Incident Of The Week: UConn Health Phishing Attack Exposes Patient Data

The breach threatens the privacy of 326,000 individuals



Kayla Matthews
02/28/2019

Data breaches are increasingly common in today's society, and people don't have to browse the headlines for very long to realize it. One of the reasons why they're becoming more alarming is the sheer amount of data accessible to a cybercriminal who pulls off a successful attack. One infiltration could result in obtaining hundreds of thousands of personal records.

And, some data is more valuable than others. The healthcare industry is a prime target for attacks, and that's primarily because of the wealth of patient and employee information associated with it. Hackers could sell the data on the black market and soon see their illegal actions pay off.

Many cyber security sites keep lists of the most severe breaches that happen throughout the year. Some of them also discuss the incidents that are among the first or last attacks in that period, and then either give predictions about the months ahead or offer a summary of what happened in the recent past.

An incident associated with UConn Health was among the last such issues of 2018 since representatives from the organization became aware of it on December 24.

Details of the Attack From UConn Health

According to a statement on the health system's site, it said that an unauthorized third party got access to some employee email accounts. The information within included things like Social Security numbers, birthdays, names and details about billing specifics or medical appointments.

Beyond that, the statement from the company was extremely vague, likely because the organization was still investigating what happened. It said UConn Health could not confirm whether the third party looked at or took the information in the accounts. Moreover, the health system was not aware of any individuals suffering from fraud or identity theft due to the incident.

Further Information Came to Light

Fortunately, reports published in February 2019 gave more clarity about the extent of the breach. The coverage said the breach affected as many as 326,000 individuals, and that 1,500 of them may have involved Social Security numbers. Also, a representative from UConn Health mentioned that the incident was a phishing attack, but said the organization had not identified the person or group responsible.

How Did the Organization Respond?

Once UConn Health realized what happened, it secured the affected accounts and checked the security for the overall email system. It also contacted law enforcement and hired a forensic science firm to search for the personal information impacted.

On the customer side of things, all people who may have had their data taken got notification letters about the event provided that the organization had valid mailing addresses for them. UConn Health is not the only health brand that had to send such mailings following a breach.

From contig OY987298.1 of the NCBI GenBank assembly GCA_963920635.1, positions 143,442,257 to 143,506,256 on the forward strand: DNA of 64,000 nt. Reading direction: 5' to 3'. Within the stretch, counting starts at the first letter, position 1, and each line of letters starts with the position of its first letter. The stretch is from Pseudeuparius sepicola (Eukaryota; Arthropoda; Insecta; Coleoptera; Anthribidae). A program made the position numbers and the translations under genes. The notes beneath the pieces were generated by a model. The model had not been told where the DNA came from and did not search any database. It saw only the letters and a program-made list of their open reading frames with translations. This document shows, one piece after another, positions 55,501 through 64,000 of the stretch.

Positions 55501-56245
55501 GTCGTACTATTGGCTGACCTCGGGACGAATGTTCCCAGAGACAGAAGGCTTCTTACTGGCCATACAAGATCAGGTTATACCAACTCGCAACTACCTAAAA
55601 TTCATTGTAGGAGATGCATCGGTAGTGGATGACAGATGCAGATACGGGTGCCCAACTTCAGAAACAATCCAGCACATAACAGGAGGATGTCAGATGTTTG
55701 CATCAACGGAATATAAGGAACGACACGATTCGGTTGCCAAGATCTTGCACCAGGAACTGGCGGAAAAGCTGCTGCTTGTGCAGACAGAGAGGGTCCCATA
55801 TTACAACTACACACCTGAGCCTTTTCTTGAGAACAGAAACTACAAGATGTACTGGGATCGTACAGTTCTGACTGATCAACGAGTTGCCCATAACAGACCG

UW Medicine is another organization hit by a recent breach. It learned of a data breach on December 4, 2018. In that case, 974,000 people received letters letting them know what happened.

The correspondence from UConn Health contained information that explained some steps people could take to avoid further issues that might stem from the information compromised here. It offered free identity theft protection for the people who had their Social Security numbers revealed. UConn set up a dedicated toll-free number people could call to ask questions, too.

It also mentioned taking continual preventative steps against future attacks like this.

Avoiding Healthcare Data Breaches

Whether organizations have already gone through data breaches or are trying to prevent them, it's necessary to take a multi-step process. Staff training plays a significant role. For example, people in data entry roles must learn that the information is valuable and needs careful handing that follows data entry procedures at all times.

Since the UConn breach happened due to phishing, health care organizations should take the time to re-educate their staff members about what phishing is and some the warning signs of a suspicious email. Similarly, it's worth reaching out to customers and reminding them that genuine representatives of the organization will never ask for a recipient's password, for example.

See Related: "The Phishing Phenomenon: How To Keep Your Head Above Water"

And, health care facilities may want to invest in cybersecurity solutions that use artificial intelligence (AI). They can detect unusual network activity, plus scan huge databases to find the characteristics of past attacks and adapt to keep them from happening again. In any case, the fact that cybersecurity attacks are so common in health care makes it necessary to periodically audit networks, then find and fix weak points.

Awareness Is Essential

Whenever people provide their data or work with information connected to others, it's crucial for them always to be mindful of their actions. Questioning the legitimacy of all electronic communications doesn't stop all attacks, but it's a good start in improving awareness.

See Related: “Security Advocacy: A Must for Today’s Enterprise

 

 

 

RECOMMENDED